Trap bar deadlift hex bar deadlift training muscle man gym fitness strong

Torch fat and build lean muscle with the trap bar deadlift

The trap bar deadlift is one of the best total-body moves to get your heart rate up, burn a ton of calories and build serious muscle size and strength across your legs and torso. It’s also one of the safest ways to lift heavy, so here’s how you can use the hex bar deadlift to get the body you want, says New Body Plan fitness editor Joe Warner

The trap bar is one of the gym’s least loved bits of weight training equipment. But it should be one of your best friends if you want to build a bigger, stronger and leaner physique.

One of the very best moves for build a better body involves the trap bar – and it’s the trap bar deadlift. Add the move, also known as the hex bar deadlift, to your training toolkit to take big steps towards the physique you’ve always wanted!

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What is the trap bar deadlift?

The trap bar deadlift is a popular variation of the barbell deadlift. Except you use a trap bar with added weight plates instead of an Olympic barbell.

What muscles does the trap bar deadlift work?

The trap bar deadlift works multiple muscle groups at the same time. It hits your quads, hams, glutes, abs, and lower and upper back, and your forearms.

For the reasons detailed below, the move works your quads more and your lower back less than in a barbell deadlift. This makes it a good alternative exercise for building bigger and stronger thighs. Especially if you’ve had lower back problems in the past.

How much does the hex bar weigh?

There is no standardised international size, length or weight for a trap bar or hex bar like there is for an Olympic barbell. Most bars weigh between 20kg and 30kg. You can find out everything you need to know about this clever bit of kit with our expert guide to the hex bar.

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Is the hex bar deadlift better than the barbell deadlift?

Better is a relative term in weight training. Why? Because every exercise has some advantages, and disadvantages, over others. It’s why you want to have a wide variety of lifts in your locker. So you can leave no stone unturned in your quest for bigger and stronger muscles.

Deadlifting with a trap bar or hex bar does offer three massive benefits over doing the same move with a barbell. And all three allow you to lift a heavier weight more safely. And that will promote improvements in muscle size and strength.

A neutral grip means a stronger set-up

The first is that the handles allow you to lift with a neutral, or palms-facing, grip. Lifting with this hand position reduces the risk of a biceps-tear injury. And makes it easier to engage the huge pulling-power muscles of your upper back, when doing traditional deadlfits. And it allows you to maintain a better spine position if you tend to “round” your spine when using a barbell.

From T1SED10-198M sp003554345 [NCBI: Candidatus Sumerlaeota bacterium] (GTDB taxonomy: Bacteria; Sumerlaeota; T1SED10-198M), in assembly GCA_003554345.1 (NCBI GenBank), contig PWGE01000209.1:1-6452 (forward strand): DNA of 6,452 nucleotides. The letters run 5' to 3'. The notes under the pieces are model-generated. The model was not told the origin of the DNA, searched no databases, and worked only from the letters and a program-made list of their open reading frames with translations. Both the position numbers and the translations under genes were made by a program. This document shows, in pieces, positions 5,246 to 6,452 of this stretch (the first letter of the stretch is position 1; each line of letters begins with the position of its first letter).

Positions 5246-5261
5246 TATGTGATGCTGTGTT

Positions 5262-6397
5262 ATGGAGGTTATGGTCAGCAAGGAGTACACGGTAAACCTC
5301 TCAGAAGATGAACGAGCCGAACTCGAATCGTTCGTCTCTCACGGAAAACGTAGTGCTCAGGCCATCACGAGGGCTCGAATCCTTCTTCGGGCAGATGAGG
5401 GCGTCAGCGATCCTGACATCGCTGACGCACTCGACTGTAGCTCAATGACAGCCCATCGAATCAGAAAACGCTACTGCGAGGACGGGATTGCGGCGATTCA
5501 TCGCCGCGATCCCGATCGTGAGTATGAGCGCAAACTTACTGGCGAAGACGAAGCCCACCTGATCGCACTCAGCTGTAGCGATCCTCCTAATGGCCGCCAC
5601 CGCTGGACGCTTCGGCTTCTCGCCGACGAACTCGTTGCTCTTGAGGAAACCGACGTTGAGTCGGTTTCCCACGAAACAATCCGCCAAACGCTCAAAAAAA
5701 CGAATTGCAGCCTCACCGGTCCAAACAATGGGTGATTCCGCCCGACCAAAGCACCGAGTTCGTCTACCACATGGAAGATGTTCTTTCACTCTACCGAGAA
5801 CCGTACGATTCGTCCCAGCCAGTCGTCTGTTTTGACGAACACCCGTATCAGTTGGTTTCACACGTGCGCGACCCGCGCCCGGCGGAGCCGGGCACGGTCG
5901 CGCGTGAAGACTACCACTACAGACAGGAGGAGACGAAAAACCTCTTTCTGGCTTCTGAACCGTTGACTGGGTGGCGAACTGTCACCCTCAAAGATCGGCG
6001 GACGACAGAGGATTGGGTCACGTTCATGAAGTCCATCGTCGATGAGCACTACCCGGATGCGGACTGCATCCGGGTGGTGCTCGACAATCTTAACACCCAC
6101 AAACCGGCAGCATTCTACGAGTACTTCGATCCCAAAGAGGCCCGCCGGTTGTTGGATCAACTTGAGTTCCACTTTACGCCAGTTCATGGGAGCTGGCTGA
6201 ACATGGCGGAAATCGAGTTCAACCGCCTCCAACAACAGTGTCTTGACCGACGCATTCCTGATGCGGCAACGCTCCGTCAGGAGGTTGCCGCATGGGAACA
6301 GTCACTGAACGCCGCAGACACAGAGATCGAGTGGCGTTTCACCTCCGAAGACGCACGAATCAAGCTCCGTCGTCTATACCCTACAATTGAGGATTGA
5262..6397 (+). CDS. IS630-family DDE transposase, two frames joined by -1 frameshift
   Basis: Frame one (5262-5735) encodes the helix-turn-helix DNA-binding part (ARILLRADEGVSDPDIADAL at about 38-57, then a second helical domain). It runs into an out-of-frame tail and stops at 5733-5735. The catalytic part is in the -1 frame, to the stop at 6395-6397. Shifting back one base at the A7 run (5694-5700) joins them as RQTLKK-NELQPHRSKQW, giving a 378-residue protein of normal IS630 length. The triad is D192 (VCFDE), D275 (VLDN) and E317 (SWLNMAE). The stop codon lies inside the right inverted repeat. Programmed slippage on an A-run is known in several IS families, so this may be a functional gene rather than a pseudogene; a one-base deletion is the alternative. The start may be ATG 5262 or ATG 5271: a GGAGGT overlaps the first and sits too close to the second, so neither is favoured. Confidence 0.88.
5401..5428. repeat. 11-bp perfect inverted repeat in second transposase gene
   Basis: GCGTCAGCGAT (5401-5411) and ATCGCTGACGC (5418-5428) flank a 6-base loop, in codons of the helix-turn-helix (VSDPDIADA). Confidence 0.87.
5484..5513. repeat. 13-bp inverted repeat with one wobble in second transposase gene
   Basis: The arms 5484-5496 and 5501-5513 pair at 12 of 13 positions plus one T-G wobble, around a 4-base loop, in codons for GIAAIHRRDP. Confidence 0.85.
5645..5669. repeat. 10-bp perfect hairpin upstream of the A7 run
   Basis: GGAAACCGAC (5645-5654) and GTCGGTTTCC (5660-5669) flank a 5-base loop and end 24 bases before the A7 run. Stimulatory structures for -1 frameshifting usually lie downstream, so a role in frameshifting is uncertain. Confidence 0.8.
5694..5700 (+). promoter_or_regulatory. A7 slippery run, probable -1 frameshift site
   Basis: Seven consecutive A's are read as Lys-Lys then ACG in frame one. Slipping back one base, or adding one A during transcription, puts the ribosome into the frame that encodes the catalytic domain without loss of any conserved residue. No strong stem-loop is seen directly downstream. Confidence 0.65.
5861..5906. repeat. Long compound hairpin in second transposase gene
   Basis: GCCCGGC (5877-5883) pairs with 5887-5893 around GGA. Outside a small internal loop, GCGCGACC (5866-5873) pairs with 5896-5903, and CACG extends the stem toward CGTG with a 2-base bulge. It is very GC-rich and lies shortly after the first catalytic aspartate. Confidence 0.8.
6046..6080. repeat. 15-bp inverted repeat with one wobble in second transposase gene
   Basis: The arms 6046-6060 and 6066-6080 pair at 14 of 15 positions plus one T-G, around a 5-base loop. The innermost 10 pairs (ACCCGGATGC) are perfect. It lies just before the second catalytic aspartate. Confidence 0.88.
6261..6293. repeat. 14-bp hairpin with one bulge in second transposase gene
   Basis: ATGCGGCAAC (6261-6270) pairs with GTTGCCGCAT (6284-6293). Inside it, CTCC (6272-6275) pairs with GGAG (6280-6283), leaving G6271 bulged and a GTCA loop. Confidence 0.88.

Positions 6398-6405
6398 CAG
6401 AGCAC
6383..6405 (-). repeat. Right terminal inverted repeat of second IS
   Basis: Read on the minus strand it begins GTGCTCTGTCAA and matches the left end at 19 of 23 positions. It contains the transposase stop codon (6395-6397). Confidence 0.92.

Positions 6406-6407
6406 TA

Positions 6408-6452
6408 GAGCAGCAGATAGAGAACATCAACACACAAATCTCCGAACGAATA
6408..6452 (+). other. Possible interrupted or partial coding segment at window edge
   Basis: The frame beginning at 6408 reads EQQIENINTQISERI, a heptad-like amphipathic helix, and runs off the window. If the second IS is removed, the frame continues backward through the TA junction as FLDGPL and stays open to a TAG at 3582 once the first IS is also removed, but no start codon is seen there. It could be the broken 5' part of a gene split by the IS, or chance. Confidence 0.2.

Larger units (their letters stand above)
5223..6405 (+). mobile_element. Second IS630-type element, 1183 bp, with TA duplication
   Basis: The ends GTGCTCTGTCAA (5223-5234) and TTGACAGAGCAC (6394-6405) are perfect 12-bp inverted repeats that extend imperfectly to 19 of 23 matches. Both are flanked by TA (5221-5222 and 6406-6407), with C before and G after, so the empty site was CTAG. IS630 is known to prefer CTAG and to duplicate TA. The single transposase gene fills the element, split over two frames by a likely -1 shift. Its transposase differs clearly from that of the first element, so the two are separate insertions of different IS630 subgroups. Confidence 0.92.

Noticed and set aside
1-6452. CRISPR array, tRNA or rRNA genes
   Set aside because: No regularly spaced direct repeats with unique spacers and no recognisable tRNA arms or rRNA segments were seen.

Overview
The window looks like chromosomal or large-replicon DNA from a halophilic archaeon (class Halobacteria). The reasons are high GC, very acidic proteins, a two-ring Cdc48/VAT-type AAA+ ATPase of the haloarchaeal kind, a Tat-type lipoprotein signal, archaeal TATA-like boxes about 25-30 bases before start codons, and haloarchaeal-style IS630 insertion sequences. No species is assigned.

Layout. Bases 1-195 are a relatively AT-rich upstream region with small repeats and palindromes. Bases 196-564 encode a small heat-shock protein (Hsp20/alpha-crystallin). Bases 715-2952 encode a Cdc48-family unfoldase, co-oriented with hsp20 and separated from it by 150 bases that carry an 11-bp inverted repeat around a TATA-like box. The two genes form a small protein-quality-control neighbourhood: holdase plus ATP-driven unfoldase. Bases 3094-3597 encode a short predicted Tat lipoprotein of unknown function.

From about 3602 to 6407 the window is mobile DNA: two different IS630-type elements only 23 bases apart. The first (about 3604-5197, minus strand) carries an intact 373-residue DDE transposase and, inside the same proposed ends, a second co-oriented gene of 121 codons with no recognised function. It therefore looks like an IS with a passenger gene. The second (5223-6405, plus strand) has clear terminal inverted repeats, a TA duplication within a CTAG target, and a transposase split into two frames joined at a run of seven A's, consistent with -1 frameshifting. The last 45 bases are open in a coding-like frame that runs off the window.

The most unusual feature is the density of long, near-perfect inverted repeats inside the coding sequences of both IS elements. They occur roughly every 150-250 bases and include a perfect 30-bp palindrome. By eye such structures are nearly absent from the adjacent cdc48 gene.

The high handles put you in a power position

The second benefit again centres on the handles. You have two handle-holding options with a trap bar: the high handles and the low handles. Flipping the bar to use the high handles means you start each deadlift rep from a higher position.

This is good news if you’re tall, or have long legs in relation to your torso, or have restricted mobility. These issues can prevent you getting down low enough to grip a barbell without putting your spine out of position. If you start with your body in a strong body position, it’s much easier to maintain as you deadlift the weight up. But if you start in a weak or poor position you’re never going to be able to lift heavy safely.

Your foot position places more work on your quads

The third advantage is that when you deadlift in a trap bar you don’t start with a barbell against your shins. In a barbell deadlift, you need to keep your hips higher – and so have your spine more horizontal – so that the barbell can pass your shins on the way up without scraping them. In a trap bar deadlift you can have you feet further forward.

This allows your hips to sit a little lower and your spine to remain more vertical. Again, taller lifters, those with long limbs, or mobility issues will benefit the most.

Also, it’s this body position that means you work your quads harder and your lower back less when trap bar deadlifting compared with the main barbell move.

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How do I do the trap bar deadlift?

• Position the trap bar on the floor with the hand handles on top. Add equal weight plates to each side.
• Stand instead the bar, bend your knees and grip the high handles with a neutral, palms-facing, grip.
• Keep you chest up, back straight, abs engaged and head facing forward.
• Grip the handles hard then push through your heels to straighten your legs and stand tall.
• Reverse the movement to return the bar back down to the ground. That’s one rep.

To build strength

• Do three to five sets of three to five reps of the hex bar deadlift, resting up three to five minutes between sets.

To build muscle

• Do three to four sets of six to 12 reps of the trap bar deadlift, resting up to three minutes between sets.

To improve endurance and conditioning

• Do lighter weights for high-rep sets (12-20 reps) of the hex bar deadlift with minimal rest between sets.

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